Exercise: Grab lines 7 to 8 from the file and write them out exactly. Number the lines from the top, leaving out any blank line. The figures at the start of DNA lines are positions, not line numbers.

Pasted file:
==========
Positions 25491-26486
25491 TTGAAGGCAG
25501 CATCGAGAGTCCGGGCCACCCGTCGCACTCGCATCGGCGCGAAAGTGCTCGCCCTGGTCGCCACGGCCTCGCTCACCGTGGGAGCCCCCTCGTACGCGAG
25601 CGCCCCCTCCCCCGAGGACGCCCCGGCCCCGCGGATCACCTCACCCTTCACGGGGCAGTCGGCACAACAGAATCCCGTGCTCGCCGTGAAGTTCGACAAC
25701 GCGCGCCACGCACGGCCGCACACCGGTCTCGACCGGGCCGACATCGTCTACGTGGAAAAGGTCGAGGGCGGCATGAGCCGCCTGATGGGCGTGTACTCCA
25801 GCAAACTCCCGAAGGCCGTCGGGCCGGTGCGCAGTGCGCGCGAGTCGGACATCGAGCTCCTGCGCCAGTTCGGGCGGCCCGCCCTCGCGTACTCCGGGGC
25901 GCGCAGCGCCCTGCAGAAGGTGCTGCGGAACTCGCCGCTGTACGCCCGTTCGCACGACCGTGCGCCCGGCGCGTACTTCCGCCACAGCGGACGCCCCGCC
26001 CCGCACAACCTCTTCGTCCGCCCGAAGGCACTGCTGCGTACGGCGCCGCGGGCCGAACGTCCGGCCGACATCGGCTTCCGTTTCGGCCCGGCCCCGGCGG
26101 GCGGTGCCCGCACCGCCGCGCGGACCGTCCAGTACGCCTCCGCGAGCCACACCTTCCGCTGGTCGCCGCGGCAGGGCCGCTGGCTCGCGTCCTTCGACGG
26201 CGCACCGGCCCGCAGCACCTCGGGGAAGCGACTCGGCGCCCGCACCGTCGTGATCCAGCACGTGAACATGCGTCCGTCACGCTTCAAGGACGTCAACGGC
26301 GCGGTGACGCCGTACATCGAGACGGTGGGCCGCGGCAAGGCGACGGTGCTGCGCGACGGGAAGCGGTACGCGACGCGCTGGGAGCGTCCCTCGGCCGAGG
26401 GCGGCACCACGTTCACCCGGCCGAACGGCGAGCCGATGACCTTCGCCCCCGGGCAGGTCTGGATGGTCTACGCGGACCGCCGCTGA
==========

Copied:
25901 GCGCAGCGCCCTGCAGAAGGTGCTGCGGAACTCGCCGCTGTACGCCCGTTCGCACGACCGTGCGCCCGGCGCGTACTTCCGCCACAGCGGACGCCCCGCC
26001 CCGCACAACCTCTTCGTCCGCCCGAAGGCACTGCTGCGTACGGCGCCGCGGGCCGAACGTCCGGCCGACATCGGCTTCCGTTTCGGCCCGGCCCCGGCGG